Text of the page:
Gov. Pence Addresses Child Advocates

Governor Mike Pence addressed a crowd of over 300 child advocates at the state capital, including 12 advocates from Bartholomew, Decatur and Jennings counties, and praised them for their work on behalf of Indiana's victims of child abuse and neglect.  The governor touted the $2 million increase received this year by the state's Court Appointed Special Advocate (CASA) / Guardian Ad Litem (GAL) program, but reminded the assembled volunteers that there was more than money to be offered to the state's most vulnerable children.

IMG_8908.JPG"It's not about dollars and cents, it's about each one of you," Pence said. "3,000 CASA volunteers in 78 Indiana counties that are making the kind of difference that can change lives.  That's how we define success, not through dollars and cents and statistics, but through lives that can be helped through difficult challenges, mentored along the pathway to achieve their dreams, and to achieve our hopes for every one of them."

CASA volunteers serve as voices for children who have been removed from their homes after becoming the victims of child abuse and neglect.  The volunteers represent the best interest of these children during their time in the child protections system, advocating for services and fighting to guarantee that the children are placed as quickly as possible in a safe, loving and permanent home.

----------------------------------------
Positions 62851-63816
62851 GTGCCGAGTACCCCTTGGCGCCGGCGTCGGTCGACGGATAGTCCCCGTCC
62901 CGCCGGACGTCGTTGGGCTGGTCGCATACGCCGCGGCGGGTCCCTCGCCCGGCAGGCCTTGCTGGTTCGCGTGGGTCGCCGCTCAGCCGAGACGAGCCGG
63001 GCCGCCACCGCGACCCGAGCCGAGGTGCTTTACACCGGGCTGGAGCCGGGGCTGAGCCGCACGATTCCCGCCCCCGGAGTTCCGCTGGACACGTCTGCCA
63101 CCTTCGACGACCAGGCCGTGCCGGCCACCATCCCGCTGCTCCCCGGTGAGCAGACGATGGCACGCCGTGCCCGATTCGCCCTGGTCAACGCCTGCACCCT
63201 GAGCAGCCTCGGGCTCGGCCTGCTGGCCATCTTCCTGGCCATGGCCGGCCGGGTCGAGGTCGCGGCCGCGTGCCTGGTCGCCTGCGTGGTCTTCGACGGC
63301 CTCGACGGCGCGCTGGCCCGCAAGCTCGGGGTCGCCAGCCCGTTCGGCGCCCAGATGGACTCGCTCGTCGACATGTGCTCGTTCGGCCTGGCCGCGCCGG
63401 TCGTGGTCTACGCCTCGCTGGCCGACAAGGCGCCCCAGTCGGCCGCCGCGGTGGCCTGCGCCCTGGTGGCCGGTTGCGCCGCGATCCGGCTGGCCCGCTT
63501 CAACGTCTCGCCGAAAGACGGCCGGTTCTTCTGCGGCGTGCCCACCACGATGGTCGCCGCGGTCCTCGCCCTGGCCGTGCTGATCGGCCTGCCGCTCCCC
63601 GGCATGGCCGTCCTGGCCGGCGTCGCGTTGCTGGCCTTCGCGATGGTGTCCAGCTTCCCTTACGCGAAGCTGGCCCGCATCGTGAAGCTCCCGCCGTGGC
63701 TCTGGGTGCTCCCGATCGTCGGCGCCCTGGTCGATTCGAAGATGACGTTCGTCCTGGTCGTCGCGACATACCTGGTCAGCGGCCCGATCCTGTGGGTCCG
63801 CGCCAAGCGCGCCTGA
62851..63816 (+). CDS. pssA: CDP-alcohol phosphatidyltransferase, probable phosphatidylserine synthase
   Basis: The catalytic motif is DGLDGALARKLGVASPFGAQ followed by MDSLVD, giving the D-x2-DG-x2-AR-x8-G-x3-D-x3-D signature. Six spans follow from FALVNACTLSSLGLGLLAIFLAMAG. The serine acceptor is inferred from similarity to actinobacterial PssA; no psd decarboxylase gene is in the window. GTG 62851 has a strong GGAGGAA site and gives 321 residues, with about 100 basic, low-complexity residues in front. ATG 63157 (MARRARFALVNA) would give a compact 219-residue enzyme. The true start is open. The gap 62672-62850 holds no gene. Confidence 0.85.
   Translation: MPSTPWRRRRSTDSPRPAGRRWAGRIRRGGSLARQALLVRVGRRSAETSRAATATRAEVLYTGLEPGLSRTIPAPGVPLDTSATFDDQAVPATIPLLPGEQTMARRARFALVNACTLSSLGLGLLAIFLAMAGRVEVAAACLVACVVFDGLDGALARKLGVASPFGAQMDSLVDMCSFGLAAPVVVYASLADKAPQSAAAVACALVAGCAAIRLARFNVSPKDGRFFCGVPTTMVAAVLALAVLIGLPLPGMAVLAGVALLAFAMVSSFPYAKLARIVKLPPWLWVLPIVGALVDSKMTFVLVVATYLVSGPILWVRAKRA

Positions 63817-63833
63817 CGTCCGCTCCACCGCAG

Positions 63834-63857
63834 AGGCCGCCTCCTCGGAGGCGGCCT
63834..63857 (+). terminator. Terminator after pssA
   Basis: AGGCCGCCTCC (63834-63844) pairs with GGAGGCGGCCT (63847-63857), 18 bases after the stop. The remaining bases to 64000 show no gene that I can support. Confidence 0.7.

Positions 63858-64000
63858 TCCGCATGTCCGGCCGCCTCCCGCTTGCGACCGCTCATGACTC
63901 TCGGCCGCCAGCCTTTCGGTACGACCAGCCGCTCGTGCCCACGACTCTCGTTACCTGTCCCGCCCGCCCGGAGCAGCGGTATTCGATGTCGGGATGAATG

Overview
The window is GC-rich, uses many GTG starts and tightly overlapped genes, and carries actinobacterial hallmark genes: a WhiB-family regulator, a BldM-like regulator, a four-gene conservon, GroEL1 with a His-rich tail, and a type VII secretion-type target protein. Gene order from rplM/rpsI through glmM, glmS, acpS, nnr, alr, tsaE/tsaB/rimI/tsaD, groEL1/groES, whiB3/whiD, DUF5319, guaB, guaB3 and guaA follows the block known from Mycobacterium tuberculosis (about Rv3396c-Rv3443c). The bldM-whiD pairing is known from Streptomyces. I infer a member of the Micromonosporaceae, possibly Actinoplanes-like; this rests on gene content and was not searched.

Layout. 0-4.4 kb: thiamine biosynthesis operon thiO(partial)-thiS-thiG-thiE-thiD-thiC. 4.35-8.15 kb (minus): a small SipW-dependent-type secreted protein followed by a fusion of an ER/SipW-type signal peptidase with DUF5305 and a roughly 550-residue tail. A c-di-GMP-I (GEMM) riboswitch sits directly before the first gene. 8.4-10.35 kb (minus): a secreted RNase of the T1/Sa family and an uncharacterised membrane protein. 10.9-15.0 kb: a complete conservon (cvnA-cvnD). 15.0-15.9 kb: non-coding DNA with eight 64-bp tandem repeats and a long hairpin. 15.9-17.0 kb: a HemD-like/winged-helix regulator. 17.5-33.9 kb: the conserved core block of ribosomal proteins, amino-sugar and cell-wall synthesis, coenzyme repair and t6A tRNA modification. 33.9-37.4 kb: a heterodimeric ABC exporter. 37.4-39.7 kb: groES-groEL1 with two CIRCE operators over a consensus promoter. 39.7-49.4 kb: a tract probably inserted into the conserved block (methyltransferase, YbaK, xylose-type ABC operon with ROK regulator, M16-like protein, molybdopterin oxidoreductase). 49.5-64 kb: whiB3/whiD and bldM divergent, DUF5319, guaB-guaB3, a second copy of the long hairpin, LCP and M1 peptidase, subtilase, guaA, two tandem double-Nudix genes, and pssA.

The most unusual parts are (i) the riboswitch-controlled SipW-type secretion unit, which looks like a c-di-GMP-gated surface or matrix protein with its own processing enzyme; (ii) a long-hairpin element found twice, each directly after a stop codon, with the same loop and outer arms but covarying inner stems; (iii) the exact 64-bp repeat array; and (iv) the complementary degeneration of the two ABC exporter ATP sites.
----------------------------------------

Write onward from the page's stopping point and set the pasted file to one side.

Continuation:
Gov. Pence was joined on the stage by his mother, Nancy Pence-Fritsch, who served as a CASA volunteer from 2000 - 2004.  During that time, she served as the advocate for 7 children.

"When the Chief Justice came to me and spoke to me about CASA when we were working on the budget," Pence joked, "I told her you don't have to sell me on CASA, because someone else has been selling me on CASA for a very long time."

The Governor also took the opportunity to speak to the ongoing rise in drug use that has affected communities throughout the state and put increased pressure on the child protective system, in large part due to a record number of children removed from their families in 2015.

"It's one of the reasons my administration is working so hard to come up alongside Hoosiers that are caught up in drug abuse and addiction," the Governor said, promising action to come in the next week.

20160307_130443.jpg"I want to assure you that even in this session [of the General Assembly]," Pence guaranteed, "we're going to pass measures to go even harder after people who are selling drugs and poisons to our kids.  But as all of you know, better than me, we can't just arrest our way out of this problem. And in this session... we are expanding treatment opportunities so Hoosiers... can find remedies."

Individuals interested in learning more about the CASA program are encouraged to contact Advocates for Children, a non-profit organization which provides CASA volunteers for children in Bartholomew, Decatur and Jennings counties. Information can be found on the agency's website,, or by calling the agency's office at (877) 604-9402.

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